Todd Cope: Oh, absolutely. It’s been tremendous. I mean, just like everyone else, in the first months of the pandemic, you know, the shock and no one was doing much of anything. But in the back half of 2020 people began to realize, hey, we’ve got work to do. We’ve got to move forward. And that’s really helped us grow. You know, we had an up year in 2020, which is, you know, I will certainly take that in a pandemic year. And I think that’s just a credit to first the people in Appalachia that are able to do the work, but then the ability to go into the marketplace and sell those skills and get companies to hire folks. I’ll say something else about Salesforce and how it’s helpful to CentralApp right now is like when I go to Silicon Valley to try to attain a client, and I talked about doing some sort of tech work in West Virginia or Appalachia, I do it for a mobile app or something like that. Unfortunately, I still get, frankly, a lot of eye rolls. Like, why is some guy in Appalachia going to be able to write my mobile app? And that’s unfortunate. But that bias exists, right? With Salesforce, I can say that I have Salesforce certified workers at a very competitive rate and then immediately have a conversation. So that third-party certification, again, makes my job easier. And I don’t have to convince someone that all these guys really are good, just because of their location doesn’t make them any less good. But with that third-party certification, it helps us be able to demonstrate the skill that is there, and so that’s important step to us. I think as we grow in reputation en masse, CentralApp will do more and more different tech things for people. And we do today, but it’s more serendipitous when people know me and ask if I can do it, and, of course, we can. But that’s the way I see us progressing and how Salesforce is an important sort of first step for us in that certification, allowing us to have some credibility.

Stephen Smith: So as CEO, you are certainly responsible for your operations and those type things, leading the company. But you’re also spending a lot of time, from what I understand, promoting the idea. And that’s what you’re doing on the West Coast right now. And I’ll let you get into that story, but I do have to say that we’ve had a lot of interesting people on our show in the past, but I don’t think we’ve ever had a guest who has driven across America in 21 days during a pandemic, amidst social unrest and political upheaval and camped in their Tesla along the way. Give us an idea of the trip you have just taken for those who haven’t seen it on social media.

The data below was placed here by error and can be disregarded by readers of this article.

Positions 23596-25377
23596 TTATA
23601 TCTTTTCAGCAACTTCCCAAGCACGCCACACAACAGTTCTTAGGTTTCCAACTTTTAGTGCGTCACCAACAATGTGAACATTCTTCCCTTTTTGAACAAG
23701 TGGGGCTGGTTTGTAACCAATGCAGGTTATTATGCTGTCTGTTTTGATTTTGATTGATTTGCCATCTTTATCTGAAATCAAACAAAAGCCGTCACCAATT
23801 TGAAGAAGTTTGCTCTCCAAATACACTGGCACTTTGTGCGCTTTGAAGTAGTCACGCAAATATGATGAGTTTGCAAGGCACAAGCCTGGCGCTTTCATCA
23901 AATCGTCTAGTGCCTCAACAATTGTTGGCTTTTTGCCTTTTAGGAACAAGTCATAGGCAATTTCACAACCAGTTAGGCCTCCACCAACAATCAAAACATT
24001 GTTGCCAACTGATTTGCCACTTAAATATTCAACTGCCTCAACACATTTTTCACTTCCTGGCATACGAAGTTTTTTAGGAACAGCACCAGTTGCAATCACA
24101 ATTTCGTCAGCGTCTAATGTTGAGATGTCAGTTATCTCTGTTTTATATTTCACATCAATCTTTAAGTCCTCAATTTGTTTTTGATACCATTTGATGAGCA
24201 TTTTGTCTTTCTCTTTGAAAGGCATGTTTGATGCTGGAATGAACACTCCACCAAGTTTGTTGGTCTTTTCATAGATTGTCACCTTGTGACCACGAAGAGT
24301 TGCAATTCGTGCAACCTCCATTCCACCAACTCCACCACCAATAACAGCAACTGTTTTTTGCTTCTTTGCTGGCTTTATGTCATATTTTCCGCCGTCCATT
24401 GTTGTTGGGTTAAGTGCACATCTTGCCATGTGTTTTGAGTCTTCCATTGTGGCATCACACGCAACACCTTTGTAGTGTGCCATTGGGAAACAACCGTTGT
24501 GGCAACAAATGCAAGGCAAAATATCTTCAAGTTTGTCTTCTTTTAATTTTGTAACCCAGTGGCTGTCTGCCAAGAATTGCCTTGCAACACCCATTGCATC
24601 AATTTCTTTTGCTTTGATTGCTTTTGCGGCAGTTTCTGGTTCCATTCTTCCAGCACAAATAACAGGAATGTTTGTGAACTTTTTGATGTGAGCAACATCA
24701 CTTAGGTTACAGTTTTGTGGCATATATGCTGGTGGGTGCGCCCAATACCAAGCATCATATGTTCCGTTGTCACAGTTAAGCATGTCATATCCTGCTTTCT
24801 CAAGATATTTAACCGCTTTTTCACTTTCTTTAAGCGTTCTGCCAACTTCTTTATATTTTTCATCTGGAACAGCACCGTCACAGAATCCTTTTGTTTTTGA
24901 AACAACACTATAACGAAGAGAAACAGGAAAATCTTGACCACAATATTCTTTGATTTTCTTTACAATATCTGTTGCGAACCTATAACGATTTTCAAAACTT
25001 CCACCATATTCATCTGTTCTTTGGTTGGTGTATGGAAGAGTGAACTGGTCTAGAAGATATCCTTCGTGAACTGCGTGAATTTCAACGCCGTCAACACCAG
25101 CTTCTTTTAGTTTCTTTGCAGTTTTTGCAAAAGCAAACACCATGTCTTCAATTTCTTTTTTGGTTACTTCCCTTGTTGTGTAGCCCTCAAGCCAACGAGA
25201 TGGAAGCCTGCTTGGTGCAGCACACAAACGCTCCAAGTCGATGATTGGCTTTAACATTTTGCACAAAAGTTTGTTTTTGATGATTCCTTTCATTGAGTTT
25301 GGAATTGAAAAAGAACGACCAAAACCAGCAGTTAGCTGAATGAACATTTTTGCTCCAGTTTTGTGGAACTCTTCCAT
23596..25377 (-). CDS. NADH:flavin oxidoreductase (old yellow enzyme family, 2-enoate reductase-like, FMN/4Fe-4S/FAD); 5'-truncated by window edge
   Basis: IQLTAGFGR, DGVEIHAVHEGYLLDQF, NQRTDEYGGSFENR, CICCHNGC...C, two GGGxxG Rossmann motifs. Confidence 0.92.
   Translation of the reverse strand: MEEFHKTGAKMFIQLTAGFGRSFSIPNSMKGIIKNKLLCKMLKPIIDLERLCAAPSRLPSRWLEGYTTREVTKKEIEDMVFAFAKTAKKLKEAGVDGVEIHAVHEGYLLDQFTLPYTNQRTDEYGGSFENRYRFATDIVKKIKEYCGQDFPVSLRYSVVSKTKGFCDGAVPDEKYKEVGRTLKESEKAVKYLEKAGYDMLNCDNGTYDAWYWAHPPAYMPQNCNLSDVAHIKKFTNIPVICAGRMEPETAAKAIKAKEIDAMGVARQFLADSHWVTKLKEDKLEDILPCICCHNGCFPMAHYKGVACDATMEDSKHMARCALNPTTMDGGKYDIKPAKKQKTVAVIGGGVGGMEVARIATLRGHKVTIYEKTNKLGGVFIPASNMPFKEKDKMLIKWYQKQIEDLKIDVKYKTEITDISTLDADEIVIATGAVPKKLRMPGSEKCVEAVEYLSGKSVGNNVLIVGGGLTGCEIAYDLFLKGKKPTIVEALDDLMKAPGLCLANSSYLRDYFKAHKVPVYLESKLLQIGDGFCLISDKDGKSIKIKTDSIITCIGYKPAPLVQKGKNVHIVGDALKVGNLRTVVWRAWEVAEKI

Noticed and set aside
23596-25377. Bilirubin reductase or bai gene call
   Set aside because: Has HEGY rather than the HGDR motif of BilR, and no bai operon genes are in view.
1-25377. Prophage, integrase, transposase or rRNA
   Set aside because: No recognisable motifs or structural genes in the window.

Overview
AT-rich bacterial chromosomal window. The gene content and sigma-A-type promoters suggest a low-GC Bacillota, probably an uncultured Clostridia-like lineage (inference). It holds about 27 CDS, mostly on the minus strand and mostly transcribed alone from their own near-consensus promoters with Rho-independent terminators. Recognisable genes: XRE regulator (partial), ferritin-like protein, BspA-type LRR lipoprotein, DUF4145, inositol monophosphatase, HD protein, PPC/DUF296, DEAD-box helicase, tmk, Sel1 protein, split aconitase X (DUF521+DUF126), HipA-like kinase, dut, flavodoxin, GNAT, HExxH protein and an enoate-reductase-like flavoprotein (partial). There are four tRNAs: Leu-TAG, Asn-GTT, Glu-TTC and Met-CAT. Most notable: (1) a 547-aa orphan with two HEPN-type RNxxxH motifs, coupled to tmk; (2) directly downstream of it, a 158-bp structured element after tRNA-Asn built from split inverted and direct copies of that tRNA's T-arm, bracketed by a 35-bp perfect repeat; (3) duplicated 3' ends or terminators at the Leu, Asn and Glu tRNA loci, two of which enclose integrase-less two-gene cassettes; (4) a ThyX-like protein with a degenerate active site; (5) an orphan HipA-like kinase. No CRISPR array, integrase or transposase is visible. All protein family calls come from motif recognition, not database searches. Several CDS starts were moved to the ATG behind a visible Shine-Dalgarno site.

Todd Cope: Ok, yeah, so you can find some of the details at #OperationRuralTech, but the concept sort of started banging around in my head in December. You know, 2020 had been a rough year for most, and I really wanted to start 2021 off with something positive. And my sense was that, you know, I’m biased for sure, but I think there’s a lot of skills and talents that people could take advantage of. And I wanted to raise that awareness for folks, and I wanted to basically go to California, didn’t particularly want to get on a plane or stay in hotels. And so I conceded to  this idea to not just get to California, but visit some places along the way around the country where there’s techs that’s not on the coast and maybe not places where you would expect. And the way that I ended up doing that was I do have a Tesla, and to help with the charging situation, although there’s a great charging network, I stayed at RV camps over 21 days. I was able to plug in overnight just like an RV and get my charge overnight and sleep laid down on the back of the seats in the car and had a third-party called a TESMAT that allowed me to sleep in the car.

Todd Cope: And it was wonderful, actually. And you can see the map if you go look under #OperationRuralTech. But, you know, it’s 6,514 miles, right. So it was not a direct shot, by any stretch. And I visited every client that we had that wasn’t in [inaudible] and was able to pick up more clients along the way and was raising awareness both on the supply and the demand side. The supply side is I’m trying to find tech workers that can work through CentralApp, and so that’s my trying to build supply there. But at the same time, they have to have a demand for their services so I’m building it up with companies as well. So that was sort of the genesis of the trip, the mission of the trip. And I learned a lot of fantastic things about our country and just people in general during the pandemic, and the way these communities come together. And it was just a probably once in a lifetime trip. And it was certainly something I won’t forget.